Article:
Hong Kong leader Carrie Lam annual policy address interrupted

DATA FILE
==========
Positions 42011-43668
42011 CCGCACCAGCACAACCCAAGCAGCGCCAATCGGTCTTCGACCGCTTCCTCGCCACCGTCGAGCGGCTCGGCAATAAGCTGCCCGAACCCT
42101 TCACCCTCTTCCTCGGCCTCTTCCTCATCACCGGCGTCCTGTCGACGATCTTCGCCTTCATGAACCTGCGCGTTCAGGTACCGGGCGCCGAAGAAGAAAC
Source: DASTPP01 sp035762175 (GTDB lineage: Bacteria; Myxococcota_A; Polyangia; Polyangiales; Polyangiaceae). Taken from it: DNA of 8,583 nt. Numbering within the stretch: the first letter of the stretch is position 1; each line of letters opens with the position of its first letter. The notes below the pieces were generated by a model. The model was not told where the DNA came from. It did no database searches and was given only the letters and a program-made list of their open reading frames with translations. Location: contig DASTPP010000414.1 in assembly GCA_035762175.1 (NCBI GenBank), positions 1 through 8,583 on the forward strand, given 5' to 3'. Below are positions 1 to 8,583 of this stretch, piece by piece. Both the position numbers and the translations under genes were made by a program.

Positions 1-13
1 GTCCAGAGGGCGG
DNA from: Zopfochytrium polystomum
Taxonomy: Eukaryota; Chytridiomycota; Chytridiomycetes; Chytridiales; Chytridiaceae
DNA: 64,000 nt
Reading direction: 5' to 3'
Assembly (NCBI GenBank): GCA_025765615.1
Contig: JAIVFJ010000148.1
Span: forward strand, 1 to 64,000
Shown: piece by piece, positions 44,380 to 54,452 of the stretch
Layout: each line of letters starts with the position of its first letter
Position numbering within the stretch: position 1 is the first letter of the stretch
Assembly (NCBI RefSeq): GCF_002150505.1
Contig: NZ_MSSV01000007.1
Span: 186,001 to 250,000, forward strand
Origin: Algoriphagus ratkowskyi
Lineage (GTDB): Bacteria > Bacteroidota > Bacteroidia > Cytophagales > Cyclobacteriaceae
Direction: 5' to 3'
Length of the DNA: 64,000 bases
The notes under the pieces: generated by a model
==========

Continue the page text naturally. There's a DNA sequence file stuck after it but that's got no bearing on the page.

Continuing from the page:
Hong Kong’s Chief Executive Carrie Lam leaves her annual policy address due to disruptions by pro-democracy lawmakers in the Legislative Council on October 16, 2019.Anthony Wallace | AFP | Getty ImagesHong Kong’s embattled leader Carrie Lam on Wednesday said housing is the “toughest livelihood issue” facing the city’s citizens.According to an official translation of her remarks, Lam pledged to make more land available for public housing development. In a video delivery of her policy address, she emphasized that housing issues are essential to social stability and upward mobility.”Every Hong Kong citizen and his family will no longer have to be troubled by, or preoccupied with, the housing problem, and that they will be able to have their own home in Hong Kong, a city in which we all have a share,” she pledged. Lam’s focus on land and housing initiatives is seen as a bid to restore confidence in the city’s future after months of anti-government protests that have crippled the city and dampened investor sentiment in the Asian financial hub.The political uncertainties have seeped through into economic matters as the city slashed its GDP growth outlook and businesses have reported huge slumps. Retail and hospitality industries been hit the hardest. The demonstrations have also snarled the city’s normally efficient underground rail system and airport, unnerving investors.In August, the government unveiled a HK$19.1 billion package to support the slowing economy, including subsidies for the underprivileged and business enterprises, as well as somewhat higher salary tax rebates.Pro-democracy lawmakers wearing masks with the image of Chinese President Xi Jinping disrupt proceedings during the annual policy address of Carrie Lam on October 16, 2019.Anthony Wallace | AFP | Getty ImagesEarlier Wednesday, pro-democracy lawmakers shouted “five demands, not one less,” referencing the list of requests by protesters, at Lam as she was set to deliver her annual speech on the floor of the city’s parliament, the Legislative Council.She was also set to formally withdraw the extradition bill that sparked nearly five months of sometimes violent protests in the city. The bill’s retraction meets one of the protester demands.Lam’s remarks were initially suspended amid disruption. As she was set to begin her address a second time, pro-democracy lawmakers interrupted her and some even threw objects at her. Live feeds of the meeting were cut amid the disorder.Andrew Leung,  president of the Legislative Council, asked the lawmakers to leave, citing rule 73 of the city’s mini-constitution, the Basic Law. That section states that any person, including legislators, who interfere with the parliament’s proceedings can be removed from the chambers.The proceedings were adjourned as the six democratic lawmakers were escorted out of the room. Lam also left the legislature’s chambers.Outside the chambers, pro-democracy lawmakers held an impromptu press conference and called for Lam to step down.The semi-autonomous city battles to overcome its greatest political turmoil since 1997, when the former British colony was handed over to China. Hong Kong now operates under the “one country, two systems” principle, in which Beijing grants Hong Kong citizens financial and legal independence from the mainland.U.S. Hong Kong democracy bill

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